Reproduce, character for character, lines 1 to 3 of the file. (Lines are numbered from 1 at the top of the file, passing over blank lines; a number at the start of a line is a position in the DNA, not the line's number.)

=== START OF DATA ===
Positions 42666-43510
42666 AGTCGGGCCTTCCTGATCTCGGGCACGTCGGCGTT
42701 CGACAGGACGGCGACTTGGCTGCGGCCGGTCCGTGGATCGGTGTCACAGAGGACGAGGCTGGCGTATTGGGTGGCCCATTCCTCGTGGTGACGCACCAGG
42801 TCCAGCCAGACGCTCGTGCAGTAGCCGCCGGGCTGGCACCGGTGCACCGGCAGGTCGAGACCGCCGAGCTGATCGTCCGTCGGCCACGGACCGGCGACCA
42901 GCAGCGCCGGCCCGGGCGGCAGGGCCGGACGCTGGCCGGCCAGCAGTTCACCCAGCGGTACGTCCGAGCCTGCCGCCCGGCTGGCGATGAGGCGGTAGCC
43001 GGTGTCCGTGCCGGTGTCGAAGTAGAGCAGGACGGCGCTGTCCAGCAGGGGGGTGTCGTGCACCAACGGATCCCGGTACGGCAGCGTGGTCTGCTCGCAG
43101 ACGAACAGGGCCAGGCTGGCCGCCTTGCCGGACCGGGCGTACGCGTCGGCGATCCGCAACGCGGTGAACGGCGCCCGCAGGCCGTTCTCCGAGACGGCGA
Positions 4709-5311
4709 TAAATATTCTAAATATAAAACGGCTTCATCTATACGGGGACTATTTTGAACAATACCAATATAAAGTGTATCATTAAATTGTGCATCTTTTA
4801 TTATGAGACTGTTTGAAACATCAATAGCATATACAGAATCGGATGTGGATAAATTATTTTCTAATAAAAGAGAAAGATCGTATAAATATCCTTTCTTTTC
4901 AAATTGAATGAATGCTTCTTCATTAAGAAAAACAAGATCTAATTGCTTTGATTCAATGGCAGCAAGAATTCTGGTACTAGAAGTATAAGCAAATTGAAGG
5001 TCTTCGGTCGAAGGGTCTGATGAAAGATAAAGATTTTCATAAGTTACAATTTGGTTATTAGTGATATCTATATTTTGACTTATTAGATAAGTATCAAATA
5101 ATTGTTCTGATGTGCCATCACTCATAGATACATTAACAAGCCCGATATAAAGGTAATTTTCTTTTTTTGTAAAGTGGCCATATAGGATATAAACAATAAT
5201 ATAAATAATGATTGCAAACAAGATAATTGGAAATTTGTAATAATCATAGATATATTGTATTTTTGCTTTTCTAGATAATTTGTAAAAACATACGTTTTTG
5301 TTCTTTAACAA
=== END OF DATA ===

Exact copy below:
Positions 42666-43510
42666 AGTCGGGCCTTCCTGATCTCGGGCACGTCGGCGTT
42701 CGACAGGACGGCGACTTGGCTGCGGCCGGTCCGTGGATCGGTGTCACAGAGGACGAGGCTGGCGTATTGGGTGGCCCATTCCTCGTGGTGACGCACCAGG